‘White’ hockey teams in Manitoba accused of forming league without First Nations

‘White’ hockey teams in Manitoba accused of forming league without First Nations

Five teams were part of the KJHL until May, when they left to create the Capital Region League

A lawyer representing some Indigenous hockey teams in Manitoba argued in court Wednesday that all the “white teams” got together and formed a new Junior B league that excludes First Nations.

All of the teams were part of the Keystone Junior Hockey League until May when five teams left to create the Capital Region League.

“White teams quietly got together and removed themselves leaving behind the First Nations teams,” lawyer Jamie Kagan told court.

The First Nations teams complained. A Hockey Manitoba tribunal ruled that former KJHL players would need a release to play in the new league and pay a $500 fee. The decision was to protect the KJHL from a mass exodus of players, which Kagan argued would spell the end of the league.

But that didn’t happen before the new league hit the ice in October.

The Peguis, Norway House Cree, Opaskwayak Cree, Fisher River Cree and Cross Lake First Nations filed a statement of claim in October against Hockey Manitoba, the Manitoba Amateur Hockey Association, the new league and the five teams in it.

Kagan is asking the judge for an injunction pending a trial. The injunction would expire at the end of the 2018-19 season.

READ MORE: Minor hockey investigates after N-word allegedly used on B.C. ice

READ MORE: FIFA to probe Russian racism against France players

Bill Bowles, a lawyer representing the Capital Region League, said if the injunction is granted, about 100 players in the new league won’t be able to play for the season because there isn’t space on KJHL teams and it’s unlikely new teams could be formed in time.

He told court the new league was created because of safety concerns about long drives on the highway. He said it had nothing to do with racism and cautioned Kagan against making that suggestion.

The First Nations could appeal the decision through Hockey Manitoba and the court does not need to have a role in “shutting down a hockey league,” Bowles added.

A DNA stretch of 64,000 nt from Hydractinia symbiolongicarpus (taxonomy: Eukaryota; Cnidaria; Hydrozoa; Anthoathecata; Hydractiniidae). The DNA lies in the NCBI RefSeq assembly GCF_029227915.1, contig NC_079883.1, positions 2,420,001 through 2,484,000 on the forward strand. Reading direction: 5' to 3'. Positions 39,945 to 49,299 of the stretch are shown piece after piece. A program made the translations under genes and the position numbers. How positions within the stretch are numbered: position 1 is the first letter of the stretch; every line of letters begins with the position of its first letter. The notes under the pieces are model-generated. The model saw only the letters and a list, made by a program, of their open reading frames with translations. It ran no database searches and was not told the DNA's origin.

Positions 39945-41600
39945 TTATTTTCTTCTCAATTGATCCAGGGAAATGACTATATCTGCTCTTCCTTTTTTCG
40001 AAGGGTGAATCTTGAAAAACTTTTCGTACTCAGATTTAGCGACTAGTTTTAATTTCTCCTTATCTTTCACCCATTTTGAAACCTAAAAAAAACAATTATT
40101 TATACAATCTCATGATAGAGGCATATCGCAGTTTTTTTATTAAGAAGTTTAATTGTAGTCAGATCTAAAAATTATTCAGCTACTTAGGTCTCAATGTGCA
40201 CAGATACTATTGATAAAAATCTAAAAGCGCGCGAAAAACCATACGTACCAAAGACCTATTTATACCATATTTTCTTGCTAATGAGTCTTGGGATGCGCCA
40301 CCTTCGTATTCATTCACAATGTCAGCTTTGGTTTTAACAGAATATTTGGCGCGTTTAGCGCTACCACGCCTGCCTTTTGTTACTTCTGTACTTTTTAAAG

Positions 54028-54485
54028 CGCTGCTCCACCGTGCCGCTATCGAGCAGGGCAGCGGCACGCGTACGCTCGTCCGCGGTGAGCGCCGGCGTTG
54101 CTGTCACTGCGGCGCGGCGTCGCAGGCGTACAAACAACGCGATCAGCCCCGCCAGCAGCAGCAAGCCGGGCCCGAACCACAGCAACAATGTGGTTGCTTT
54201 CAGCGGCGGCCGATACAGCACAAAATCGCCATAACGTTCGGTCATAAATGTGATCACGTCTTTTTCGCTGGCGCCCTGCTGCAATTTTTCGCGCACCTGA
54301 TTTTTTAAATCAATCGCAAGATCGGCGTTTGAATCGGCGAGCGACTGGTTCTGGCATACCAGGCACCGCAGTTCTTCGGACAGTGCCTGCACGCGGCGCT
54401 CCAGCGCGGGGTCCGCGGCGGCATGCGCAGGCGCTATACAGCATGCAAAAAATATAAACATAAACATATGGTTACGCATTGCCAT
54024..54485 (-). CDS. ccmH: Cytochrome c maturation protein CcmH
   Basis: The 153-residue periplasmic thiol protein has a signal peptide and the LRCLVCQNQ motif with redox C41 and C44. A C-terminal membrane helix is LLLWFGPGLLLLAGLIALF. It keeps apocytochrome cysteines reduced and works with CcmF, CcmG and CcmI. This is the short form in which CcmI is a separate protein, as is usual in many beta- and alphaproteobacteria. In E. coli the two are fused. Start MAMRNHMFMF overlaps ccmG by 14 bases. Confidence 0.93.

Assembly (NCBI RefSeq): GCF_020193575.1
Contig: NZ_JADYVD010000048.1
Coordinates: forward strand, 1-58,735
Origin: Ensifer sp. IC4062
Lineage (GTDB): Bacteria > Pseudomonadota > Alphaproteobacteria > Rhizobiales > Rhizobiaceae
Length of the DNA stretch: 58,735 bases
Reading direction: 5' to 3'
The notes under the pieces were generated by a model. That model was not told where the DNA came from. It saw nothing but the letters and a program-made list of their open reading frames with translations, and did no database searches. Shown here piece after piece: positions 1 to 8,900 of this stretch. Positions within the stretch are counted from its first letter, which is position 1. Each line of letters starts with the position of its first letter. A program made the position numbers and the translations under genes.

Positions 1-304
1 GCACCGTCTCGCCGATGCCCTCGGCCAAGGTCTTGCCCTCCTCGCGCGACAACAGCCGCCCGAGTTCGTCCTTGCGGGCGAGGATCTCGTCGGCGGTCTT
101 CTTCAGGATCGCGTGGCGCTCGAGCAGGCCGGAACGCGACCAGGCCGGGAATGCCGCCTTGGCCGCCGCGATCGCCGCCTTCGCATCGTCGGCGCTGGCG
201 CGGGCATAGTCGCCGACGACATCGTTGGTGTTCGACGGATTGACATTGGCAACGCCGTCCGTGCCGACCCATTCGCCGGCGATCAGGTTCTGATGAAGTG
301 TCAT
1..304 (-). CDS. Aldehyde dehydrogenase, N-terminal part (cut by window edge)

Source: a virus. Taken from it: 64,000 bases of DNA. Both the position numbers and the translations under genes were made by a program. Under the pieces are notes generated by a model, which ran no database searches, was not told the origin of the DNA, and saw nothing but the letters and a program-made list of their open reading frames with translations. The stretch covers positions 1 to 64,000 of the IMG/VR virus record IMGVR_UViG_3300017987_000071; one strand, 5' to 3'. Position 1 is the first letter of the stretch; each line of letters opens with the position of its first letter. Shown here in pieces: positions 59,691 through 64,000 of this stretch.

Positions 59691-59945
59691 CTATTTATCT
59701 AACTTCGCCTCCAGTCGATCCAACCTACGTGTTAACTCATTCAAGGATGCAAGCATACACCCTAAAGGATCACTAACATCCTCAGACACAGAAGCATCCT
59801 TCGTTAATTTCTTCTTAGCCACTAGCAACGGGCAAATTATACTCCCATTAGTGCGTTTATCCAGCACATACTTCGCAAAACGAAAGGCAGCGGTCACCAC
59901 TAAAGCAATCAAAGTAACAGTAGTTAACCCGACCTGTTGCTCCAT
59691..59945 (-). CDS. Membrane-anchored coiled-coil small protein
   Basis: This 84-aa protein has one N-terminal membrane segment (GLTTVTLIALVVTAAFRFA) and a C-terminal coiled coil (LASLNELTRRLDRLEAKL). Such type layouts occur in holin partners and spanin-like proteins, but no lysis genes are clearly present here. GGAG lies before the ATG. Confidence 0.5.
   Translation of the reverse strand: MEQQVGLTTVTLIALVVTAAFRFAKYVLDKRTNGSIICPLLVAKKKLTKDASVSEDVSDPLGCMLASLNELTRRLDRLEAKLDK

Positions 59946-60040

“They are asking you to stop 100 kids from playing hockey.”

The judge is to deliver a decision on the injunction on Friday.

Kelly Geraldine Malone, The Canadian Press

Like us on Facebook and follow us on Twitter

Get local stories you won't find anywhere else right to your inbox.
Sign up here

Just Posted

Surrey RCMP reunited three stolen puppies with their mom. (RCMP handout)
Puppies stolen from South Surrey home located, reunited with mom

Surrey RCMP said they found the stolen puppies on April 16

The entrance of Black Bond Books at Central City Shopping Centre in Surrey. (submitted photo: Mark Britch)
Surrey book store feels #BOXEDOUT, takes aim at Amazon to save jobs and sales tax revenue

Central City’s Black Bond Books location is dressed up for the buy-local campaign

Welcome to your park sign marks the spot where 84th Avenue will continue east from King George Boulevard 
to 140th Street as part of a $13 million road project. (Photo: Tom Zytaruk)
Road Rage: Opposition mounts anew to Surrey’s plan for 84 Ave. at south end of Bear Creek Park

Same place, same project, same fight as Surrey prepares once again to connect 84th Avenue between King George and 140th Street in Newton

Surrey's Cindy O’Brien Hugh, 62, is a hurdler with Greyhounds Masters Track & Field Club. (Photo: Tom Zillich)
In their golden years, Surrey’s Greyhounds run, jump, walk and throw for records

Members of the track and field club have found a way to keep fit during the pandemic

FILE – NDP Leader John Horgan, right, and local candidate Mike Farnworth greet one another with an elbow bump during a campaign stop in Coquitlam, B.C., on Friday, September 25, 2020. THE CANADIAN PRESS/Darryl Dyck
B.C. won’t be using random individual road stops to enforce travel rules: Safety Minister

Minister Mike Farnworth says travel checks only being considered at major highway junctions, ferry ports

Ambulance paramedic in full protective gear works outside Lion’s Gate Hospital, March 23, 2020. Hospitals are seeing record numbers of COVID-19 patients more than a year into the pandemic. (The Canadian Press)
B.C.’s COVID-19 infection rate declines, 849 cases Tuesday

Up to 456 people now in hospital, 148 in intensive care

Christy Clark, who was premier from 2011 to 2017, is the first of several present and past politicians to appear this month before the Cullen Commission, which is investigating the causes and impact of B.C.’s money-laundering problem over the past decade. (Darryl Dyck/Canadian Press)
Christy Clark says she first learned of money-laundering spike in 2015

The former B.C. premier testified Tuesday she was concerned the problem was ‘apparently at an all-time high’

A woman is vaccinated at a Maple Ridge clinic. (Black Press files)
Fraser Health providing priority AZ immunization for people 40+ in COVID hotpots

Six Surrey neighbourhoods, North Delta, PoCo, South Langley Township, and West Abbotsford targeted

The city asking the public if they want to pursue legal action against the province and their decision to override the city on the Victory Church issue. (Jesse Day Western News)
Penticton to sue province over homeless shelter

City council voted unanimously to go forward with legal action

Cash seized in a 2018 RCMP drug bust in the Lower Mainland. (Contributed)
Kelowna RCMP-led drug investigation nets charges for 4 in Lower Mainland

Cops seized 12 kilograms of MDMA and $380K executing several search warrants in the Lower Mainland in 2018

..
Abbotsford nurse at ‘breaking point’ pleads with public to take COVID-19 seriously

Instagram post urges general population to stay home, wear a mask and get vaccinated

Most Read